This paper analyses the dangers of inappropriate design of Fire and Gas (F&G) systems not only to the hazards in question, but in failing to take account of the hardware/ environmental drawbacks to ensure a safe and reliable system. The review will detail common misconceptions of F&G devices, focusing on flame detectors and flammable gas detectors.
This will also review the significant cost savings which can be introduced when incorporating knowledge of how these instruments operate, and the hazards in question, in the F&G design. Taking account of these factors has been demonstrated to increase overall plant safety and greatly reduce the CAPEX costs of projects. It is also evident that when these systems are not adequately designed, the costs in unwanted shutdown/ plant down time can be unnecessarily excessive.
The paper will discuss the matters in light of the current challenging climate of the Oil and Gas Industry and how different disciplines must work together to ensure while overheads are being reduced, this is not at the expense of safety.
The main conclusion to be drawn is that: 1) too much emphasis is placed on the simple percentage coverage achieved which can significantly over engineer a system; and 2) not enough emphasis is placed on the characteristics of the hardware being mapped which can cause issues at a later date with unwanted downtime.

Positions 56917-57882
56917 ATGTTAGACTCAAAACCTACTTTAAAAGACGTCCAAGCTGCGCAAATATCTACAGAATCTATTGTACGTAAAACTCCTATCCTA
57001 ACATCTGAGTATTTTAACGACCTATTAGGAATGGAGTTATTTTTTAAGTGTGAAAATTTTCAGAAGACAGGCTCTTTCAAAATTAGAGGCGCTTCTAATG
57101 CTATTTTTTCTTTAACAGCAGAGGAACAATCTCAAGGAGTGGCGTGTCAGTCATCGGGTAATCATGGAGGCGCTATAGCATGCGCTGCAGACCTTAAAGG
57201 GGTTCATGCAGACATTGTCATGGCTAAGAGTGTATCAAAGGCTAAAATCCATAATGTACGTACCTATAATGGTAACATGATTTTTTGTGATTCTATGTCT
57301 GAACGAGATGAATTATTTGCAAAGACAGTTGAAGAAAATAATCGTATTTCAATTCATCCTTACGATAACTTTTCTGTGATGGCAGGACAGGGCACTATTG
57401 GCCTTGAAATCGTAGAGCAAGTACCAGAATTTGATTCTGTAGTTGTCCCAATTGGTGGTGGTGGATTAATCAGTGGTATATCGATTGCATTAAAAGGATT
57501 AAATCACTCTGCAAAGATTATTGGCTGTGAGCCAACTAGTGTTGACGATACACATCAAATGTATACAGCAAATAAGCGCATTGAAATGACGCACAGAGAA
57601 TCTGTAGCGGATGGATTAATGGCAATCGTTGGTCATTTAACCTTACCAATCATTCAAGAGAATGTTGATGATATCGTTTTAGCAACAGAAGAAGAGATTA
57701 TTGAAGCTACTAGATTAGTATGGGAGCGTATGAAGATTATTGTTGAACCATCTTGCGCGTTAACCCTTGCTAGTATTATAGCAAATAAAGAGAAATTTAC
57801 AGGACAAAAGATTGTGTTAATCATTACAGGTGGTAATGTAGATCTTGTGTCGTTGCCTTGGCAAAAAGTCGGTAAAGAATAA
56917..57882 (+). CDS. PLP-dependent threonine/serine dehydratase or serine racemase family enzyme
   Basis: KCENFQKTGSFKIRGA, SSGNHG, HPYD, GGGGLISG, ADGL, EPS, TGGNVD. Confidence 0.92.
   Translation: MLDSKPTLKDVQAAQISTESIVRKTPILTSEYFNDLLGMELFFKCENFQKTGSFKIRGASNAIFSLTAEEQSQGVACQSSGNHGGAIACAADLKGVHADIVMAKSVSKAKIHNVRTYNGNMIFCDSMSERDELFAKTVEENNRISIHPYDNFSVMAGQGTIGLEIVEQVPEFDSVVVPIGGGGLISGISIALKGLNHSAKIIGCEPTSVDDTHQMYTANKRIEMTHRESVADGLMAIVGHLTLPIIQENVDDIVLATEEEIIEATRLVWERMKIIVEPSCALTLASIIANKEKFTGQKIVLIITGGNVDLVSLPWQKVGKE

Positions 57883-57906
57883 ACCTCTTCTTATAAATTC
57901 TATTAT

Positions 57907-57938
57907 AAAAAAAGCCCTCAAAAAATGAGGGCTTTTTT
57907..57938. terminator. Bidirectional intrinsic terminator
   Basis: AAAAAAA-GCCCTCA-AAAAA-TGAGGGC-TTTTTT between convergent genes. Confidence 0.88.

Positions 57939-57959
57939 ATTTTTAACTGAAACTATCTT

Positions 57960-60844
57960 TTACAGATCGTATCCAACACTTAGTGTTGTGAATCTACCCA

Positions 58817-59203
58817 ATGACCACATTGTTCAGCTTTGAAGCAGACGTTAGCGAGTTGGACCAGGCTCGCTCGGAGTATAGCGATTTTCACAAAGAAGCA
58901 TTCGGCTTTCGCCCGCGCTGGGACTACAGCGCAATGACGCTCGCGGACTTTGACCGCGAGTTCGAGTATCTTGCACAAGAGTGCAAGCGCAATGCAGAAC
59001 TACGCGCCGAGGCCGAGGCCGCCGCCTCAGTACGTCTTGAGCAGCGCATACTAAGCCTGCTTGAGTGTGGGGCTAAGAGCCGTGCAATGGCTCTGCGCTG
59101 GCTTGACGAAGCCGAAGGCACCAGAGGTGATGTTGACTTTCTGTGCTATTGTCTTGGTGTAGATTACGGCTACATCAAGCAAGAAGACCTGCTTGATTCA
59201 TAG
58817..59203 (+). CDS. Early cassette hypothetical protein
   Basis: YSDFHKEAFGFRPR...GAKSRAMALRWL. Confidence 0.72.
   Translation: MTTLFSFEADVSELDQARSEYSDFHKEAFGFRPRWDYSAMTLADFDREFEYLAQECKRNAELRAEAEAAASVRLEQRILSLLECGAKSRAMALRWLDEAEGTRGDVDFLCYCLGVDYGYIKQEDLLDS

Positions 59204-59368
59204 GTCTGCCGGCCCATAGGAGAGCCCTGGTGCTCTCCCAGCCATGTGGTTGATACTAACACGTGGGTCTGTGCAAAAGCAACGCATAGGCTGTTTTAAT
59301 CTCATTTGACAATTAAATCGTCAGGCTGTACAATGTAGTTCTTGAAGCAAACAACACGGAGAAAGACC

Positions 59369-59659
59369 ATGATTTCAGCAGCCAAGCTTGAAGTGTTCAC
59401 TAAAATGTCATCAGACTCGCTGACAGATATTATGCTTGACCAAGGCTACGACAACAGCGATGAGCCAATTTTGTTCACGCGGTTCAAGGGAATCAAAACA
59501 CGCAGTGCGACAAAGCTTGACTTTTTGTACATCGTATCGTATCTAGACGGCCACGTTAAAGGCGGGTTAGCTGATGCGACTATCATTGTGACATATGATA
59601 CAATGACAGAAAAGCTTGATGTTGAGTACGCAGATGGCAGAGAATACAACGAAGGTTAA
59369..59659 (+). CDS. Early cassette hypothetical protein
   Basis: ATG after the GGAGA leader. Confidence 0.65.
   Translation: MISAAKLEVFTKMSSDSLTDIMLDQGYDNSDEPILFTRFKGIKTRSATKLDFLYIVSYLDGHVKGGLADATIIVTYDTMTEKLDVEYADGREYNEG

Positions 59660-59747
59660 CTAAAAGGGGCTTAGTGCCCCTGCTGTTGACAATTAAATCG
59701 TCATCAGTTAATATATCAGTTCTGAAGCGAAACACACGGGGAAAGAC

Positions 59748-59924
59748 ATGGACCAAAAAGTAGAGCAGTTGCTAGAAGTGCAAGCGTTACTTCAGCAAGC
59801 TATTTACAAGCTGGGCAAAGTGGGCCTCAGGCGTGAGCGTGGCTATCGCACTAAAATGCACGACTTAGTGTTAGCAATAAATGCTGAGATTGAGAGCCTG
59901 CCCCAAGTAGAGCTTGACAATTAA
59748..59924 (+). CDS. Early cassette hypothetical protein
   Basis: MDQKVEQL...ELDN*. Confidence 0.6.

As the process industry moves towards the reduction of the potential for ‘fail to danger’ in safety related systems (with an increase in the prevalence of IEC 61508 and IEC 61511), it is of great concern that designs of fire and gas detection technologies (whether classed as a SIS or not) applied today still provide this potential, and even worse, these drawbacks may never be accounted for in design. In light of this, the guidance within the recent guidance document ‘ISA TR84.00.07 Guidance on the Evaluation of Fire and Gas System Effectiveness’ shall be reviewed with reference to its efficiency and what can be done better by those following the guidance, to ensure it remains relevant in the current challenging climate.